Rainbow on…Saying good-bye
(Originally published June 25, 2006)
Friday, while I was turning in my resignation at The World-Herald, my car was being towed from just outside the front door.
And all I could think as I stood staring at the empty parking spot was, “This could make a really funny column.”
I’ve spent the last nine years on the hunt for good column ideas. Longer than that really.
I started writing a column for my high school paper in 1989. Then I wrote for my college paper. When I came to The World-Herald in 1996, all I wanted to do was write a column.
And that’s all I’ve wanted to do at the newspaper since.
So why did I accept a new job in advertising?
That’s a hard question to answer today, on a day when I’ve done nothing but think about how lucky I’ve been to write this column and about how much I truly, truly love the people I’ve worked with at The World-Herald.
Many of them have stopped by my desk to see for themselves whether I’ve lost my mind.
I’ve been trying all day to explain myself, and I’ll try once more right now. (Here comes the paragraph I’ve rewritten 158 times.)
I’m walking away from this column — from what just might be the best job in the entire city — because I want to do something new.
Because this is the only thing I’ve ever done, and even though it’s been wonderful, I can’t help but wonder what it would be like to do something else.
And, for me, getting to work in advertising isn’t just something else. I get kind of stupidly excited about advertising. I appreciate a nice billboard more than I do a nice painting. I consider it public art.
The weird thing about leaving this job is that I don’t feel like I’m just saying goodbye to the people who sit next to me. I feel like I’m saying goodbye to you, too.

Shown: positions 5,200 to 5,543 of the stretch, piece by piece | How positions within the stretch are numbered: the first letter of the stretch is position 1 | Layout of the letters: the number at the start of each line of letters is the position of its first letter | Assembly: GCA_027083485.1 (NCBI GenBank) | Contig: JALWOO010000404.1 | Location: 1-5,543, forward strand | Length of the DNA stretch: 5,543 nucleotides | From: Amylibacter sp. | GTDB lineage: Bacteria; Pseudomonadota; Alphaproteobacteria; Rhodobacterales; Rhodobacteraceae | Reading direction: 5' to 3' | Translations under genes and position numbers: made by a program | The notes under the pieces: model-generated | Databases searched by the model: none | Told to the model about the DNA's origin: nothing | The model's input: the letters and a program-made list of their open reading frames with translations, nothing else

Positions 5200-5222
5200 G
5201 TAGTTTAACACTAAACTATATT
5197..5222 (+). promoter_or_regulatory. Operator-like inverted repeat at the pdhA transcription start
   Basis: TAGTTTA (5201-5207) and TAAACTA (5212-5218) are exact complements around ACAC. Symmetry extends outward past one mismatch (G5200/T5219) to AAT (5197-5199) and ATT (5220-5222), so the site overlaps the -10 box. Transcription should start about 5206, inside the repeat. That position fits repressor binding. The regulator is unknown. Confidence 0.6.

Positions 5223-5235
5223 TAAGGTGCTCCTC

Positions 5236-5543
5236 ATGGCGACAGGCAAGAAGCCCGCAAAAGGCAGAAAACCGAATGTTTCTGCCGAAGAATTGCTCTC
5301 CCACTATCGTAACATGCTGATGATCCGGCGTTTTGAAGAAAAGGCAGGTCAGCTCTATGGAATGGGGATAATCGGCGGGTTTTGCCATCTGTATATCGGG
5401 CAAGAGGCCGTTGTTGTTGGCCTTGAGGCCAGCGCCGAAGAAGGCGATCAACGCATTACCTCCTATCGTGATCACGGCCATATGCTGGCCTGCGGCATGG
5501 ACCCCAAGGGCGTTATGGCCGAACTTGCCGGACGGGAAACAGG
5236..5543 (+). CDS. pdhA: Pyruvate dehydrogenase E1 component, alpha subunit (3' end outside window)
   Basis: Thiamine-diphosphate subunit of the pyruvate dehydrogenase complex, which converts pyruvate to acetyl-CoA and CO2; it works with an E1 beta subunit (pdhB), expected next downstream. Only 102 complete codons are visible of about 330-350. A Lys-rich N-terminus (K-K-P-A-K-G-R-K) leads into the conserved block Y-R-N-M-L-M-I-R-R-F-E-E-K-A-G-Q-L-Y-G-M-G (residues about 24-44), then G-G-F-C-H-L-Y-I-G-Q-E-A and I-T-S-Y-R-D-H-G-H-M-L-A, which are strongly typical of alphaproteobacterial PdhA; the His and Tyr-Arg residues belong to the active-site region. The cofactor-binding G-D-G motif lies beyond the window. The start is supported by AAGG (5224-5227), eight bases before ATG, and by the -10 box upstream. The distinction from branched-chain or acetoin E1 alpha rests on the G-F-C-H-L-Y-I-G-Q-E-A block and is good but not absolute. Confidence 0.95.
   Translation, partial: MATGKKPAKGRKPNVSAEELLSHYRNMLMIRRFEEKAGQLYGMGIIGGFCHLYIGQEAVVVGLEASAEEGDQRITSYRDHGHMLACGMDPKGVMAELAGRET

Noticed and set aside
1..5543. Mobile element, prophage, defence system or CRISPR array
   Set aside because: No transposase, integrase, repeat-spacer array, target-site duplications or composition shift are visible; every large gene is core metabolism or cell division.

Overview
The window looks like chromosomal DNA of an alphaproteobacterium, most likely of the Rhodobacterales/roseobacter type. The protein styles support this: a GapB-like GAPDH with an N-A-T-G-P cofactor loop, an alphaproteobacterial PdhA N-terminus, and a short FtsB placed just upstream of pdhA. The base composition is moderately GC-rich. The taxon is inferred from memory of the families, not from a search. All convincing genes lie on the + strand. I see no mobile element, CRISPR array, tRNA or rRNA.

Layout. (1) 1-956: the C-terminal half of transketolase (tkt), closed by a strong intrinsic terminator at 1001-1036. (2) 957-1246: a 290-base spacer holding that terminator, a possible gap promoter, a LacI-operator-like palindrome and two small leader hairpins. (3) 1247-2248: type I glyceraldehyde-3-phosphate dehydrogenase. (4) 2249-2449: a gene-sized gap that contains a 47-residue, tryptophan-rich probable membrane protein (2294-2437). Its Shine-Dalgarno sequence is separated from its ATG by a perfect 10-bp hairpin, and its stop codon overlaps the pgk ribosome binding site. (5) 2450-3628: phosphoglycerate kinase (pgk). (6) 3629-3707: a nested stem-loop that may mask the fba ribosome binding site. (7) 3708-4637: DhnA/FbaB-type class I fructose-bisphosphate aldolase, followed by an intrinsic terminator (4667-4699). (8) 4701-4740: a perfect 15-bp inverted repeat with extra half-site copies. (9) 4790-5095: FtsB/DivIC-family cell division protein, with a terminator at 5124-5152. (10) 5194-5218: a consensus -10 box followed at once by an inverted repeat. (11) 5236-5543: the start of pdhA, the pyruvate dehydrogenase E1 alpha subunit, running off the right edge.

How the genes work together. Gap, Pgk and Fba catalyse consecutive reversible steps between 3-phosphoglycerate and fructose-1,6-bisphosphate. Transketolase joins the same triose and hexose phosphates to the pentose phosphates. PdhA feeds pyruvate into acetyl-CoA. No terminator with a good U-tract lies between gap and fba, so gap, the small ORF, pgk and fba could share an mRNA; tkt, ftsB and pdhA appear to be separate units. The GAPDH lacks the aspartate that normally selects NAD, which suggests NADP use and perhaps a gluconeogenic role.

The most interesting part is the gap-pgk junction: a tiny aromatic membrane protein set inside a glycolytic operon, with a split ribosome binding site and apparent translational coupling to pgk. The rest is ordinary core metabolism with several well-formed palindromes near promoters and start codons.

(Does that sound sappy? I can’t help it.)
When I first started writing a column, I couldn’t picture all the people who might be reading it. I felt like it was just me and my thoughts and my computer.
It was a little disturbing when people at the grocery store and the DMV started telling me just what they thought about my work. What they liked, what they didn’t like. What made them laugh. What made them want to write a letter to the Public Pulse.
I used to get nervous every time I turned to the letters to the editor page. My mom would call me whenever there was a run of nasty letters. “Are you going to get fired?” she asked.
“I don’t think so,” I told her. “I think my editors like it.”
Harsh column-writing lesson No. 1: Your editors don’t care whether people like you. They care whether people read you.
Back at my college paper, I used to call every person who ever sent me a negative letter. I’d keep them on the phone until they admitted I was much more likable than they’d expected. If I did that at The World-Herald, I’d still be on the phone with a few of you.
“You’re so brave to write the things you write,” one reader said a few years ago, “knowing how many people will disagree with you.”
Not brave, I told him. Naive. When I wrote that controversial stuff, I genuinely thought you would all be with me.
Enough of you were with me enough of the time to keep my chin up.
Thanks for that. Thanks for letting me tell my stories.
Thanks for letting me tell your stories, for trusting me with your big days, your best and worst days, your milestones.
I guess this is goodbye.
What am I going to do next week when something ridiculous happens and I don’t get to share it with you?